Filed under: Article with tags: doll blogging
Part of the fun of blogging is having a blog that stands out from everyone else’s, so today’s installment of the Doll Blogging mini-series is to go over colours schemes, templates and themes (yes, there is a difference!) and design tips that you can use to make your blog really stand out.
One of the most basic colour schemes is to have a white background with black text, I use this on BlytheLife.com. It’s consider basic because many people use it (including many professional websites) and it’s easiest for those who may have visual disabilities to view. Of course, you’re not limited to just using black and white and you can use other colours as well.
A lot of colours go well together. If you take a look at a colour wheel, you can find colours that generally go well together quite easily. Colours that lie opposite of one another are complementary (eg. blue and orange; red and green; yellow and purple/violet), primary colours are red, blue and yellow, secondary colours are violet (purple), green and orange. The colours you pick will reflect on the general feel of your blog and writing. If you customize Blythe to look gothic or dark, you might want to go with a darker colour scheme. If your dolls are constantly wearing cute things with lace and pink, you might want to go with a lighter colour scheme (perhaps pastels?).
It’s important to use colours that are different enough to ensure that your visitors can read the text (what’s the point of them visiting your blog if they can’t read it?). So things to avoid would be any neon colours on a white or black background, a light colour text on an even lighter colour background. You want to make things easy for your visitors to read because you have a very narrow window of opportunity to convince your visitor to stay and read your website – if they can’t read it, they won’t stay and they probably won’t be coming back.
Themes and Templates
Themes and templates are generally interchangeable on some places on the internet, some people think that there’s a difference while others think that the words are pretty much the same thing. And, to be honest, they’re kind of just the same to me!
Themes and templates exist to make the whole layout-designing process a lot easier. For those who aren’t web designing-inclined, you can use a template or a theme to make your blog reflect your personal style without really having to make it all yourself. They are generally precoded layouts and all you really need to do is follow the instructions given by the person who created it.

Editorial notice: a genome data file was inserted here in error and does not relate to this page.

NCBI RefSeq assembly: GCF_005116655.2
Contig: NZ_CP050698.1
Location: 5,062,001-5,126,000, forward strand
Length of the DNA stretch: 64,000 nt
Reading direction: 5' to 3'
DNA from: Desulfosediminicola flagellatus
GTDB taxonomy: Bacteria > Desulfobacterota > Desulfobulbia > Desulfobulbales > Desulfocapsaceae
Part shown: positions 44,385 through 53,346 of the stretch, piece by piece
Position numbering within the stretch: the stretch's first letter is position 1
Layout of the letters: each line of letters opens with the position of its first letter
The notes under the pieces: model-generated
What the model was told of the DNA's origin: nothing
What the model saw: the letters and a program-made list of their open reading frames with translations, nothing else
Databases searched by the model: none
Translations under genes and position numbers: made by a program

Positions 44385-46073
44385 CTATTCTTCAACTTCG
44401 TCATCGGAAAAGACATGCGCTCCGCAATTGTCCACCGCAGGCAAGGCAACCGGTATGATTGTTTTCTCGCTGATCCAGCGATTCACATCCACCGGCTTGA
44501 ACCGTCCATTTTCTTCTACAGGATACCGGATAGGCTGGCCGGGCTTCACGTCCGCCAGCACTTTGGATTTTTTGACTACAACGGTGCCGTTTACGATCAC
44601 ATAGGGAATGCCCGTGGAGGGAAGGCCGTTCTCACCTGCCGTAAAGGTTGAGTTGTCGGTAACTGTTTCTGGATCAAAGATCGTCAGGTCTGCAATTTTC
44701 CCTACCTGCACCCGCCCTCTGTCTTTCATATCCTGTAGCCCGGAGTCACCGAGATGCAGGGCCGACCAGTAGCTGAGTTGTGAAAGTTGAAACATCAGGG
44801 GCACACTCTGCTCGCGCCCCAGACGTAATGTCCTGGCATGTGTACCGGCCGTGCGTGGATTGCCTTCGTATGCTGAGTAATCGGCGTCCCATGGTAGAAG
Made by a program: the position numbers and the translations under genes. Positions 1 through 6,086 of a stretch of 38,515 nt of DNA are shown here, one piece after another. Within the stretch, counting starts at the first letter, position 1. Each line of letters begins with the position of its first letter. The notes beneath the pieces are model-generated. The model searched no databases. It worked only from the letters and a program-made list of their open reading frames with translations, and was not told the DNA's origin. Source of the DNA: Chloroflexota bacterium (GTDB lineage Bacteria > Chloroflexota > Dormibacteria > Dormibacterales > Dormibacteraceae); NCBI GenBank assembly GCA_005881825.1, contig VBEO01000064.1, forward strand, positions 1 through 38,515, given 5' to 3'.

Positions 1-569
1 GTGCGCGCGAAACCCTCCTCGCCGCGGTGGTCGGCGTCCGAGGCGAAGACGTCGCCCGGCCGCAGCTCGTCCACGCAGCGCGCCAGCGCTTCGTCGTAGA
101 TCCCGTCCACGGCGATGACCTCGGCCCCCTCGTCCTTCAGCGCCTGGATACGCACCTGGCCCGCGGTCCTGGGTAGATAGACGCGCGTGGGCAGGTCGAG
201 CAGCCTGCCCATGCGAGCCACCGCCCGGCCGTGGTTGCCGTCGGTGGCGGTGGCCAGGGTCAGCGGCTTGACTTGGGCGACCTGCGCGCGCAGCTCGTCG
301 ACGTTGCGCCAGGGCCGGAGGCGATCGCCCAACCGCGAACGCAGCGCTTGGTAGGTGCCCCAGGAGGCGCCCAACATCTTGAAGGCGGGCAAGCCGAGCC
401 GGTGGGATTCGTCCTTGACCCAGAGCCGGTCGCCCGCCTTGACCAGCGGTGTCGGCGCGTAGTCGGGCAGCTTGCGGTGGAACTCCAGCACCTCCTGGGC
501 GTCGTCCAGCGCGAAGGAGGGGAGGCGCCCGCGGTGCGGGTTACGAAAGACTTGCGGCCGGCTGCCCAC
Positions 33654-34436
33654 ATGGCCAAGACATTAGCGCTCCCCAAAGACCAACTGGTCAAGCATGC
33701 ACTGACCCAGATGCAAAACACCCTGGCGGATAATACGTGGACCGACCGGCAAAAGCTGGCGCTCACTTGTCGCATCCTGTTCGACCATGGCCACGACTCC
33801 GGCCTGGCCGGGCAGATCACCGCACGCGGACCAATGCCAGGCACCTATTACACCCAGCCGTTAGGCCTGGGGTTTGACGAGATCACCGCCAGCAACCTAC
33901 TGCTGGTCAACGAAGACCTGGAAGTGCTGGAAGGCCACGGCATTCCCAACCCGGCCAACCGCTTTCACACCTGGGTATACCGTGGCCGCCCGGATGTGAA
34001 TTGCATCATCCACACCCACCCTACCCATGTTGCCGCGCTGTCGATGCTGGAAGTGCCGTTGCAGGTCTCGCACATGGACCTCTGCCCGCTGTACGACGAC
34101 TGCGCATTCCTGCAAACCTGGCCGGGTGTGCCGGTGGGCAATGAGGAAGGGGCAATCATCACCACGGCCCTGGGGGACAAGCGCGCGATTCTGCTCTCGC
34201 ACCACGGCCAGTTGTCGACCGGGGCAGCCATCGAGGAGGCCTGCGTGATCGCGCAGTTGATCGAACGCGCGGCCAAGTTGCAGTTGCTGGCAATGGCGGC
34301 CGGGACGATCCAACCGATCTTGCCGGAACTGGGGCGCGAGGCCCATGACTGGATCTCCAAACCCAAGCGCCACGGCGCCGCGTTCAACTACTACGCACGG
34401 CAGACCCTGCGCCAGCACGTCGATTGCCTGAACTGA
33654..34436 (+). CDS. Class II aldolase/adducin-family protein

Most layouts for WordPress are referred to as ‘themes’ while many for Blogger are referred to as ‘templates’, so there may be a small difference in them after all (although not that great). If you have the know-how, you can replace the images used in the precoded layout with an image that you created yourself. However, if you’re not comfortable with touching the coding, I would suggest that you leave it alone or make sure that you save a copy of the original and work off of a copy of the coding (just in case something goes wrong!).
Templates and themes are available in both free and paid versions. Free versions are generally fairly simple, most designers don’t generally offer a lot of technical support with them (and if they do, it’s usually the same information provided to you in a Read Me file, or something like it). Paid versions can range a lot if price. Very basic paid-for layouts may be under $30, but fully customized to your very liking can go up to several hundred dollars (definitely not a cheap option!). However, paid-for layouts will generally get you a lot more technical support.
- Free Blogger Templates
- Blogger Templates
- Free WordPress Themes (from WordPress.org)
- WordPress Themes Base
General Design Tips
A lot of people like music and a lot of people like internet. But not everyone likes them together. If you absolutely must have music on your website, you should have controls that are easily visible to the visitor for them to stop it and start it. It should also not automatically play when anyone visits your website. Your visitor may already have music playing or have their volume turned up with no music playing (and not expect to have music suddenly blaring at them). Also, having music auto-play will make your site load slower! And in this day in age where everyone wants faster connections and the information now, they’re not going to want to wait for that.
If you haven’t already, be sure to read parts one (The Introduction), two (Names & Hosts) and three (HTML). In two weeks, on April 4, 2011, the conclusion to the mini series, Part 5 (Promoting Your Site), will be posted.